Another hot topic surrounding homelessness in London is the increasing number of homeless people from particularly Central and Eastern Europe. What does Boris think of the situation many ‘A8s’ or A2 nationals (those from recent EU member states Romania and Bulgaria) find themselves in – powerless to claim benefits for a year, unable to find a job and left to fend for themselves on the streets?
“Obviously I hugely welcome the contribution that Polish immigrants have made, and people from all over the A8 countries; they are doing a fantastic job in London and they deserve support,” Mr Johnson enthuses. “But it would be a it would be a tragedy if people were coming to London and ending up in poverty and destitution, unable to get back to family who can look after them”. He cites his recent visit to the POSK centre in Hammersmith and his concern about the “growing” homelessness, despite networks and groups which support people within the Polish community.
Mr Johnson adds that he has a particular interest in the level of assistance provided for the number of ex-service men and women on the streets. Recent statistics suggest that one in four rough sleepers in London have a military background. Mr Johnson has pledged to introduce free bus travel for returning veterans of current wars. “I think it is about time that we did something for lots of people that are coming back from wars, which we may or may not agree with, and finding that the country they are fighting for is very cold and unwelcoming,” he says. “I think it would be a good thing to show some recognition of the sacrifices they have made.” He cannot resist adding: “I am pleased to see the mayor has now imitated us… he has had eight years to think of this, but has decided to do it as well – and about time too.”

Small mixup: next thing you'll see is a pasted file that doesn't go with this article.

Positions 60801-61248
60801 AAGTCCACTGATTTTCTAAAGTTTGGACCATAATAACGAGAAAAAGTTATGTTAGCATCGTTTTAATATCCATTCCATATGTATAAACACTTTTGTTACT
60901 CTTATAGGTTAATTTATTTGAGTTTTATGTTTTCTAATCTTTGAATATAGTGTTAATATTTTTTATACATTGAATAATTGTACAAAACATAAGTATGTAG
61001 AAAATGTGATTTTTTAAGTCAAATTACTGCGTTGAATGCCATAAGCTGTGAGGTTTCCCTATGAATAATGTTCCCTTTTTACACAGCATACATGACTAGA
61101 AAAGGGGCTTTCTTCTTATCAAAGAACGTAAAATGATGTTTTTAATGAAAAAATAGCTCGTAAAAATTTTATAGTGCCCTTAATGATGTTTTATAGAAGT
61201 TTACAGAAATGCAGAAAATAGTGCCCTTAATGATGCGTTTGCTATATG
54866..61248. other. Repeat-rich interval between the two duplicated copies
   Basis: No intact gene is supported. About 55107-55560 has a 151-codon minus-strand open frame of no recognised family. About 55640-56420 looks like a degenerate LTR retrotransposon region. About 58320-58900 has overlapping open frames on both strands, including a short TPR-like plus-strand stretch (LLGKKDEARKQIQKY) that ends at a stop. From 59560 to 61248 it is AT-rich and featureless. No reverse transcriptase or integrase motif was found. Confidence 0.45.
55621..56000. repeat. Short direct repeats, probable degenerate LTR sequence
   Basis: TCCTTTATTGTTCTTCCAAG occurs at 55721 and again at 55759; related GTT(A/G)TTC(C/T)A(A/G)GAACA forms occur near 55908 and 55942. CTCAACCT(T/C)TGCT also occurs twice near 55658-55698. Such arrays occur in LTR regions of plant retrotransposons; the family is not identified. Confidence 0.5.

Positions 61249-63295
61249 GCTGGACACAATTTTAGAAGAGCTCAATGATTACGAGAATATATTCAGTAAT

During the interview he asks: “What’s your estimated of the number of rough sleepers in London?” and, when looking through The Pavement, “What’s the Soup Run Forum?” Perhaps Mr Johnson is keen to engage and learn more about the homeless community and the latest issues. He comments how every morning he cycles past the queue of people waiting outside St Martin’s in the Fields and wonders “what have they been doing all night?”
As we wind up the interview, The Pavement photographer asks Mr Johnson to pose with a copy of the magazine, which he does readily, flicking through the pages at the same time. He soon comes across the photo on the foot care page and with a cry of revulsion (“Ooh… aah… nasty!”), the serious politician demeanour slips and for a moment Mr Johnson is once again that young boy who did his bit for Shelter.